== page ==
- Posted June 27, 2012 by
This iReport is part of an assignment:
The Mideast Watch - Egypt Edition
Egyptian President-elect Mohamed Morsi continues to settle in as the world watches wondering how the power struggle with the ruling miltary command will end. While US Senators offer cautious optimism. Morsi is slated to be sworn in on Saturday.
Presidential Loser Skips Out: Ahmed Shafiq, Hosni Mubarak's last prime minister and loser of the presidential runoff, left Egypt Tuesday with most of his family for the United Arab Emirates hours after the prosecutor general opened an investigation into allegations he wasted public funds during his 8-year term as a civil aviation minister in the ousted regime.
Settling In: Egypt's first democratically elected president moved into his offices Monday and began the work of putting together a government, an adviser to the transition team told CNN.
President-elect Mohamed Morsi is picking people to serve in his Cabinet, but the process is deliberate and "won't end in a day," said Jihad Haddad, the adviser.
Seeking Diversity: Islamist President-elect Mohamed Mursi began talks on Wednesday with groups nervous about where he will take Egypt after the generals who have ruled since Hosni Mubarak's fall make way for the republic's first civilian leader.
U.S. Secretary of State Hillary Clinton urged Mursi to bring diverse groups into his government, mentioning Egypt's Coptic Christian minority, secular-minded Egyptians and young people.
Female & Christian VPs: Christiane Amanpour is reporting that Morsi is reaching out to tap a female and Christians to bring into his new government.
There’s been a dramatic change of fate in Egypt: Mohamed Morsi was once a prisoner under President Hosni Mubarak. Now Morsi is president-elect of Egypt, at the very same time Mubarak is serving his sentence in the notorious Tora Prison. Now Egypt’s minorities wait to see how their fates will change – among them, Coptic Christians and women.
Monday, Morsi’s policy adviser, Ahmed Deif, told CNN’s Christiane Amanpour that to allay minority fears, Morsi will execute a strategy of “inclusiveness, inclusiveness, inclusiveness.”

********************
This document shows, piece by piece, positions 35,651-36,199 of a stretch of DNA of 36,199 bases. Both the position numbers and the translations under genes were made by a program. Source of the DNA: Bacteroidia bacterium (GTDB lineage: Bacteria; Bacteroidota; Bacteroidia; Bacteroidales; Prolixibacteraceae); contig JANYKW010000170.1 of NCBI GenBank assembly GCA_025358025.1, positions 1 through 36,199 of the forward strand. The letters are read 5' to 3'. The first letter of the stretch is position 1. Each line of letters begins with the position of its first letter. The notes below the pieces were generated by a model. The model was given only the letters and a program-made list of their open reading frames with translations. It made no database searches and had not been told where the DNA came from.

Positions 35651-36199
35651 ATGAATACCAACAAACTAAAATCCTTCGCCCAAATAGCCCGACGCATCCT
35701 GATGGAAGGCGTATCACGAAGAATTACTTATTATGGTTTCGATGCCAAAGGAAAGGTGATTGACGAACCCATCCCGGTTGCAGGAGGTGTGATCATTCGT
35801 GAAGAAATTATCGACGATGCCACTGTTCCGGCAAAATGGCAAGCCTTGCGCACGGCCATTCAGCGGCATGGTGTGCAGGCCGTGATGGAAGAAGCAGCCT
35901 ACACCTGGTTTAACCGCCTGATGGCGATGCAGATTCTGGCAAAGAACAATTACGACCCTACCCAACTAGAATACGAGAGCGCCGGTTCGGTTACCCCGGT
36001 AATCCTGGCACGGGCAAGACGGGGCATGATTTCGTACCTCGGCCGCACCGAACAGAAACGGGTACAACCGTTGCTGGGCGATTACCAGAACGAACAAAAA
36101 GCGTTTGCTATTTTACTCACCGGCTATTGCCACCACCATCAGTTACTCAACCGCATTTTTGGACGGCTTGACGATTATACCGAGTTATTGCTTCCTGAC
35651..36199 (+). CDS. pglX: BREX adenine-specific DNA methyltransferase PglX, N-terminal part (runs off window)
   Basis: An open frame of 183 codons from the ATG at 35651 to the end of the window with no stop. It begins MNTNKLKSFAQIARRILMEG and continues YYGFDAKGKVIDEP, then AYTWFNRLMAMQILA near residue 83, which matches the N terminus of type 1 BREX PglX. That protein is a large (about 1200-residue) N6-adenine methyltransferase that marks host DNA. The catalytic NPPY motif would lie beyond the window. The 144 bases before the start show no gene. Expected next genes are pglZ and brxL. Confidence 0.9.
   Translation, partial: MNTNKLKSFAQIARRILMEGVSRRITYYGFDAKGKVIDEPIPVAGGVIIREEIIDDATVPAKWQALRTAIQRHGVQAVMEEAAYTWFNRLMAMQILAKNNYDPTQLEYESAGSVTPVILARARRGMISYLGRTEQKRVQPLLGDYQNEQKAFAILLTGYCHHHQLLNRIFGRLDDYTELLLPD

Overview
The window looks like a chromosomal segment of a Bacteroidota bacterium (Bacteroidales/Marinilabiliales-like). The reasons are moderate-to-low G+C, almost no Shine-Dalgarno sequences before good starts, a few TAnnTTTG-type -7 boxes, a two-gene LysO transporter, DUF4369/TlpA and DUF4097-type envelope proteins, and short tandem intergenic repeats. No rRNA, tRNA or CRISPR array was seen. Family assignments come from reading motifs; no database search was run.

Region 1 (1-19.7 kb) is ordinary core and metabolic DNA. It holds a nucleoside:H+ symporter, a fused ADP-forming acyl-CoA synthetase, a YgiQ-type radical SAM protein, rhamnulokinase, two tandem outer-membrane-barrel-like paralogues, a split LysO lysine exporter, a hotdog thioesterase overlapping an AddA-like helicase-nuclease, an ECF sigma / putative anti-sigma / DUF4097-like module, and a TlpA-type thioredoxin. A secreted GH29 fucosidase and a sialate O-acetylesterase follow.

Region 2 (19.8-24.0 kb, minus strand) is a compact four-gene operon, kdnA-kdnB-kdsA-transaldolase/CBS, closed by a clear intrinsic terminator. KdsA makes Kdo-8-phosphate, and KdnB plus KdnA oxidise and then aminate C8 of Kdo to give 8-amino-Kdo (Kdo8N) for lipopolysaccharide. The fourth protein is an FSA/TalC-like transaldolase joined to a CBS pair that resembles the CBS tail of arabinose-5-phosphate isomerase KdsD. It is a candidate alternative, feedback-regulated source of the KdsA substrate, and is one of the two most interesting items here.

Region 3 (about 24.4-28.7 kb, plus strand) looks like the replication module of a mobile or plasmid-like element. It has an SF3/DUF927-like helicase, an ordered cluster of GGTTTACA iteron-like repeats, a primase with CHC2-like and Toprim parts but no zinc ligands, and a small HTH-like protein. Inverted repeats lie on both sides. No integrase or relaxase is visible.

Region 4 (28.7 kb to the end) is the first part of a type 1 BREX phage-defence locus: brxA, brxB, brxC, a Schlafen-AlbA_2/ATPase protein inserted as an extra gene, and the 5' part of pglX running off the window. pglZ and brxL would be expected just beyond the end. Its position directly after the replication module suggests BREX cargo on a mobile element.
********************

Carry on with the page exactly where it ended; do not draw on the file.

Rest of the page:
Deif said one of Morsi’s first steps will be to appoint a vice president who is Christian and another Vice President who is a woman.
Martial Law Nixed: A move by Egypt's ruling generals to revive martial law was blunted Tuesday by a court that struck down a government decree that had allowed soldiers and military intelligence services to arrest civilians during the nation's political turmoil.
The decision by an administrative court, which followed an outcry from human rights groups, was a rebuke to the ruling generals, who have tightened their hold on the country to prevent newly elected Islamist President Mohamed Morsi from accumulating power. The decree had given the army authority to target activists protesting against the Supreme Council of the Armed Forces.
Senate Support: U.S. senators are closely monitoring Egypt’s political transition, including California Democrat Dianne Feinstein, who heads the Senate Select Committee on Intelligence.
“This new Egyptian government can go either way. It can open to the ideas of others," said Feinstein. "It can work to develop a vibrant economy for the people, jobs for this very young country with so many young people. Or it can turn inward into Sharia law and a much more fundamentalist Muslim country. And that is the worry.”
Republican Senator Bob Corker of Tennessee, a member of the Committee on Foreign Relations, is taking a wait-and-see approach.
“Everyone has concerns. But I will be traveling there [to Egypt] in the next couple of months, and I look forward to sitting down with the new president," said Corker.
"The presidency - a lot of the powers that normally would reside there have been taken away," Corker added. "The military is the main entity there now, and I have concerns about that. Certainly, all of us want to see them move to a real democracy.”
From the Corfield, the power struggle in Egypt continues. All we can do is hope that Morsi does not abandoned the Camp David Accords. A move to do so could put the US in the middle of yet another Mideastern war.